Rhyme and meaning in Richard Crashaw.
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Rhyme and meaning in Richard Crashaw. by Mary Ellen Rickey

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Published by University of Kentucky Press in Lexington .
Written in English

Subjects:

  • Crashaw, Richard, -- 1613?-1649

Book details:

The Physical Object
Pagination98 p.
Number of Pages98
ID Numbers
Open LibraryOL23751440M

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Rhyme and meaning in Richard Crashaw. New York, Haskell House Publishers, [©] (OCoLC) Named Person: Richard Crashaw; Richard Crashaw; Richard Crashaw: Document Type: Book: All Authors / Contributors: Mary Ellen Rickey. Richard Crashaw's use of rhyme is one of the distinctive aspects of his poetic technique, and in the first systematic analysis of his rhyme craft, Mary Ellen Rickey concludes that he was keenly interested in rhyme as a technical by: 2. Rhyme and Meaning in Richard Crashaw Mary Ellen Rickey Published by The University Press of Kentucky Rickey, Mary Ellen. or of look, whose rhyme counterpart book appears almost exclusively as a rhyme word. Nor is there any good reason for his using dove, nest, and the like preponderantly as rhymes. One must simply con­Cited by: 2. : Rhyme and Meaning in Richard Crashaw (): Mary Ellen Rickey: Books. Skip to main content. Try Prime Books Go Search EN Hello, Sign Cited by: 2.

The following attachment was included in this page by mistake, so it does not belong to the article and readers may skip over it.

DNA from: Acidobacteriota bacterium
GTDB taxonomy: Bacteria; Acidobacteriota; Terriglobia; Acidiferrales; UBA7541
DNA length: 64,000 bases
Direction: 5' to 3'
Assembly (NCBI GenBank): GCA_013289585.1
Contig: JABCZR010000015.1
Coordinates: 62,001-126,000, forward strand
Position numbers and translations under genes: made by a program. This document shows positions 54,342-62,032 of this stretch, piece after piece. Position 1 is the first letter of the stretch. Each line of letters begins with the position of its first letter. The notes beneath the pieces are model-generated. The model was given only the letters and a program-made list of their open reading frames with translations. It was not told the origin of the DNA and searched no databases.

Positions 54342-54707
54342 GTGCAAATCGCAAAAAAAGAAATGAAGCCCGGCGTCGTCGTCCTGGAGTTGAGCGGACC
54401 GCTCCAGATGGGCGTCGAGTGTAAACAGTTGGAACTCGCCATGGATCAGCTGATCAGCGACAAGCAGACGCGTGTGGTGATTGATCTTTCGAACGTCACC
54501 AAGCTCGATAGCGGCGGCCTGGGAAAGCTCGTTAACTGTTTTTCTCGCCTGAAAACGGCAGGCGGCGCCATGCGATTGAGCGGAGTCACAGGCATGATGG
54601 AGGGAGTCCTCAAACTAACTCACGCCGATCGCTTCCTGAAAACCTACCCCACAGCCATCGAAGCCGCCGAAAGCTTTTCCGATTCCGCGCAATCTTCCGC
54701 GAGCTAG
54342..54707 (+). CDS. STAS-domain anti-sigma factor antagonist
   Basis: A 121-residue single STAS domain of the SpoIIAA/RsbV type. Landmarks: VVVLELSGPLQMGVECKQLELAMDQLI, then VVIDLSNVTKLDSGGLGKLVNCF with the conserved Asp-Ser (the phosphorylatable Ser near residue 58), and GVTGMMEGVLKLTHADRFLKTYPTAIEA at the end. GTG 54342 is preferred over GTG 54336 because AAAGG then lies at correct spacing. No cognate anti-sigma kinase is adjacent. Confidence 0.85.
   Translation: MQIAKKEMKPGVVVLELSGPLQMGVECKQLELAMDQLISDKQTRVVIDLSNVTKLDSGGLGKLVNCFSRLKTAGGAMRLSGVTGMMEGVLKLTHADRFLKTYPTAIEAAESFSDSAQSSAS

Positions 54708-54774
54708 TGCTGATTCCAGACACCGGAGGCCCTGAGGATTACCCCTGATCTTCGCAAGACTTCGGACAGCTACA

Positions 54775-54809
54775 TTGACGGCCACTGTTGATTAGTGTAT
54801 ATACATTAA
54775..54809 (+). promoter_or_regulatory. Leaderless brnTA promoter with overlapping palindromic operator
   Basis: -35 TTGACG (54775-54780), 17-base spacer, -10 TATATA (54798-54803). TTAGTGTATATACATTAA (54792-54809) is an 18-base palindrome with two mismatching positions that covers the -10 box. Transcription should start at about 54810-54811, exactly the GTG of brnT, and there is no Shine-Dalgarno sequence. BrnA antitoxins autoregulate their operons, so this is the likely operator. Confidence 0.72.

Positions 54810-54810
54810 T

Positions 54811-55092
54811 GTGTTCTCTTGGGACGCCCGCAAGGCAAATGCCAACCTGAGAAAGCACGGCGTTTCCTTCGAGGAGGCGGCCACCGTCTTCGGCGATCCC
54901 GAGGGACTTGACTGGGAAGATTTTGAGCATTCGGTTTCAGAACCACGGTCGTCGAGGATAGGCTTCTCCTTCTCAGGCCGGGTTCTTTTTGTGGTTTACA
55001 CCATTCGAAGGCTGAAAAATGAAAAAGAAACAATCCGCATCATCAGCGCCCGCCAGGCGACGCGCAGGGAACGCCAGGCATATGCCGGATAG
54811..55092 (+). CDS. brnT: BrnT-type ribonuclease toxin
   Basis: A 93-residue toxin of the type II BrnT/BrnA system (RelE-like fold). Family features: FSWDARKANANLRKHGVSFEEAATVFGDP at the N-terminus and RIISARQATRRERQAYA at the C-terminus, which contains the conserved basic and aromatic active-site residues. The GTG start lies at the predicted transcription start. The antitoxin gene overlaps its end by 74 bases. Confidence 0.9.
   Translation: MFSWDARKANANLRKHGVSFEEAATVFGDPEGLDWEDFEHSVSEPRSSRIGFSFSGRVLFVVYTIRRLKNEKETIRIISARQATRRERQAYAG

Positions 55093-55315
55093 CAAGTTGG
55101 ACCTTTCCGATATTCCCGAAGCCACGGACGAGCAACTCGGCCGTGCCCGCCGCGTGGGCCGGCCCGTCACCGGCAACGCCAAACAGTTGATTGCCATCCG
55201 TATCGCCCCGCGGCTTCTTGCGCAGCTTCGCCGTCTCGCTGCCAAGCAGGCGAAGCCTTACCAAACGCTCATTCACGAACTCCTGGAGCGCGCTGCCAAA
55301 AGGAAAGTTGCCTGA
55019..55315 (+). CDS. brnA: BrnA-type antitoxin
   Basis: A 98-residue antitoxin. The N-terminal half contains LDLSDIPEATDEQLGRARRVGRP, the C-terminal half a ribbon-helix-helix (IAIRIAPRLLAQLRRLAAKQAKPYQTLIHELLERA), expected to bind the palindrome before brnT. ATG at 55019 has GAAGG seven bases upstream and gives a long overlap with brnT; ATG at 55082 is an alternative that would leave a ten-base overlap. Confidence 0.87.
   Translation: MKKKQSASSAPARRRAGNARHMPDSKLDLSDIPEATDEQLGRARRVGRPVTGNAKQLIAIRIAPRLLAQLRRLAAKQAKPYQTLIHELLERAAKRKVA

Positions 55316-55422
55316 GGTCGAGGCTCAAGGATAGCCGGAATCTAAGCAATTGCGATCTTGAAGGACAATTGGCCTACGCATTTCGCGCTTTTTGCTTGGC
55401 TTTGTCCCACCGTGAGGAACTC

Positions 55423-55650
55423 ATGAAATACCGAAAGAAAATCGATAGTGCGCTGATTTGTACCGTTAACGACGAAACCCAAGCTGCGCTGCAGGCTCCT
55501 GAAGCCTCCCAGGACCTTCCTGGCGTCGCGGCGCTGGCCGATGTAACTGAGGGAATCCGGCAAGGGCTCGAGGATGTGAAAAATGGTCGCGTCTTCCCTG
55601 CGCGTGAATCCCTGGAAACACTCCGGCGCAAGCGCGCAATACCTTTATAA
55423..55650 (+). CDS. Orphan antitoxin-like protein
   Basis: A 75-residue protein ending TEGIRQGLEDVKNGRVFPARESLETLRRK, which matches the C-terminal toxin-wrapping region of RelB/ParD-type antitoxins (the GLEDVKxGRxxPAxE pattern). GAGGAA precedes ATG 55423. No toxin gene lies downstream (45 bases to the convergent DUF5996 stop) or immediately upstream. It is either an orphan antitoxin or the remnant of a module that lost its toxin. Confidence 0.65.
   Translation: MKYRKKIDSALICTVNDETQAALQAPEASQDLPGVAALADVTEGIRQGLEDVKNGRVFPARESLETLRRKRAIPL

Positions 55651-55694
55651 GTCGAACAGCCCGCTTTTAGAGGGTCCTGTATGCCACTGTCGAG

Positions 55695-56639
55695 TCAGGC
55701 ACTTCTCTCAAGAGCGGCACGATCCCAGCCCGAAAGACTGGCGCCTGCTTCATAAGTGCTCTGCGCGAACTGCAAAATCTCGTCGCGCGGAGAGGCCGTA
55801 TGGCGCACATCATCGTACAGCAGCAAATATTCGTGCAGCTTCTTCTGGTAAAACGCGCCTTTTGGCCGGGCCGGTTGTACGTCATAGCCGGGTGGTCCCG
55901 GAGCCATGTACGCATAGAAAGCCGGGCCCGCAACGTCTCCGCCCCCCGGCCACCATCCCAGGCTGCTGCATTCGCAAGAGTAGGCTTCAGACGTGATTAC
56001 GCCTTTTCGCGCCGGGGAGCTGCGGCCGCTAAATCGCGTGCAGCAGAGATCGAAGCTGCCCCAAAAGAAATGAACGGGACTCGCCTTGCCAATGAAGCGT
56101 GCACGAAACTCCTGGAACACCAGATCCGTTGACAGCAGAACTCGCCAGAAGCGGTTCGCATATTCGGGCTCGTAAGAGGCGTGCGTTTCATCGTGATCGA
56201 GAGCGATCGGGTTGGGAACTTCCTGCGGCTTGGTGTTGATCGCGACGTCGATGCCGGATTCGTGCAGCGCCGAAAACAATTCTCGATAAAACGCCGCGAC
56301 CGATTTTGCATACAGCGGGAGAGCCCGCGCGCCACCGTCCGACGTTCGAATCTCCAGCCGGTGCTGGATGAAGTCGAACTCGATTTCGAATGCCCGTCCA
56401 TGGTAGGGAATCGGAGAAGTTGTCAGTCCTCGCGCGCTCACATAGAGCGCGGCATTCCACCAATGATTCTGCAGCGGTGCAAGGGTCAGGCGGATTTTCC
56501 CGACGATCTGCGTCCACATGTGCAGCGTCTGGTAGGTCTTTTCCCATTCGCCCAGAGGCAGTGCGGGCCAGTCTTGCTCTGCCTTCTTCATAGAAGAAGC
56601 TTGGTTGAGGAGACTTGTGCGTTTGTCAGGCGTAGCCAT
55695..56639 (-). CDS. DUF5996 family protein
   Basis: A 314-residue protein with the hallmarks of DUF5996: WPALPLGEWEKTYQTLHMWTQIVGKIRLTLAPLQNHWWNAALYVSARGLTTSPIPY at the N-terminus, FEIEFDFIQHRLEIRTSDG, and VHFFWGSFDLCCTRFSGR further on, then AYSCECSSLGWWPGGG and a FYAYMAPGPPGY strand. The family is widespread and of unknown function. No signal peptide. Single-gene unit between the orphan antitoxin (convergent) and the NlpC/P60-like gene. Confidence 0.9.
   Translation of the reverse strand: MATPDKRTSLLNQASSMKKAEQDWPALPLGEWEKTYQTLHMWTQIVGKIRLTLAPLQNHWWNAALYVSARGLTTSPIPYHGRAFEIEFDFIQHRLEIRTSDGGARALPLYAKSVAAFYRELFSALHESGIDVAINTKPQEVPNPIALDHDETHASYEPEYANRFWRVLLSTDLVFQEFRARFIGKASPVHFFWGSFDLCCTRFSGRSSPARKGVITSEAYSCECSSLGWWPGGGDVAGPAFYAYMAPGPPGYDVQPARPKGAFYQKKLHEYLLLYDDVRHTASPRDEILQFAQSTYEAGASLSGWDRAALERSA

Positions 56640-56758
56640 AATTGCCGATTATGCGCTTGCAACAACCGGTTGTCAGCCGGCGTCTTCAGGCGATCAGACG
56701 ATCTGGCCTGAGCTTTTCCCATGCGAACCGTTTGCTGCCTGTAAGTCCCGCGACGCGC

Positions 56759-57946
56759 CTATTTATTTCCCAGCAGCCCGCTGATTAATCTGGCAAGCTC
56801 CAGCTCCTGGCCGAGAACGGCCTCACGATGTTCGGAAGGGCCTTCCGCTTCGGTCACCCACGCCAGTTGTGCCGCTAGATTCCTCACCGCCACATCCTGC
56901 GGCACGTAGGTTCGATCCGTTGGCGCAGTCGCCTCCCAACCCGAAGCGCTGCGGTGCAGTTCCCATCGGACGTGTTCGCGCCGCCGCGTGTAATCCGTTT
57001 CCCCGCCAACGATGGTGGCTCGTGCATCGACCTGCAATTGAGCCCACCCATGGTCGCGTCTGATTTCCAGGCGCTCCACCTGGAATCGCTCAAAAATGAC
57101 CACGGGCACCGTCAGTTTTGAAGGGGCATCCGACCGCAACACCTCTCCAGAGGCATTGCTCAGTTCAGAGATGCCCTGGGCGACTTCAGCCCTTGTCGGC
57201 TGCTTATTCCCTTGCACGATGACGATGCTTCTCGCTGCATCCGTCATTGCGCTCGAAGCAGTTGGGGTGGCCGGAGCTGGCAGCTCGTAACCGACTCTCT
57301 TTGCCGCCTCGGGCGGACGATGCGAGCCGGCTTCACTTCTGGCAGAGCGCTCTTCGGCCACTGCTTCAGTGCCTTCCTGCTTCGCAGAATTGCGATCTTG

Richard Crashaw’s use of rhyme is one of the distinctive aspects of his poetic technique, and in the first systematic analysis of his rhyme craft, Mary Ellen Rickey concludes that he was keenly interested in rhyme as a technical device. She traces Crashaw’s development of rhyme repetitions from the simple designs of his early epigrams and secular poems to the elaborate and irregular Cited by: 2. Richard Crashaw's use of rhyme is one of the distinctive aspects of his poetic technique, and in the first systematic analysis of his rhyme craft, Mary Ellen Rickey concludes that he was keenly interested in rhyme as a technical : Mary Ellen Rickey. Product Information. Richard Crashaw's use of rhyme is one of the distinctive aspects of his poetic technique, and in the first systematic analysis of his rhyme craft, Mary Ellen Rickey concludes that he was keenly interested in rhyme as a technical device. Poems by Richard Crashaw. The son of a violently anti-Catholic deacon, Richard Crashaw was born in London in He graduated with a Bachelor of Arts degree from Pembroke College at Cambridge in , and the following year.

The Flaming Heart or the Life of the Glorious S. Teresa. by Richard Crashaw Original Language English. The flaming Heart. Upon the booke and picture of Teresa. As she is usually expressed with a Seraphim beside her Well meaning Readers! you that come as Friends, And catch the pretious name this piece pretends, Make not so much hast to admire. I have at last the pleasure of seeing half-fulfilled a long-cherished wish and intention, by the issue of the present Volume, being Vol. I. of the first really worthy edition of the complete Poetry of Richard Crashaw, while Vol. II. is so well advanced that it may be counted on for Midsummer (Deo favente).. This Volume contains the whole of the previously-published English Poems, with the. By Richard Crashaw (?–) Vpon the book and Picture of the seraphicall saint Teresa, (as she is vsvally expressed with a Seraphim biside her) WELL meaning readers! you that come as freinds: And catch the pretious name this peice pretends; Make not too much hast to’ admire. Mary Ellen Rickey, through a close examination of Herbert’s poetry, reveals the high concentration of ideas in his verse and the richness of his imagery. Mary Ellen Rickey is an associate professor of English at the University of Kentucky. She is author of Rhyme and Meaning in Richard by: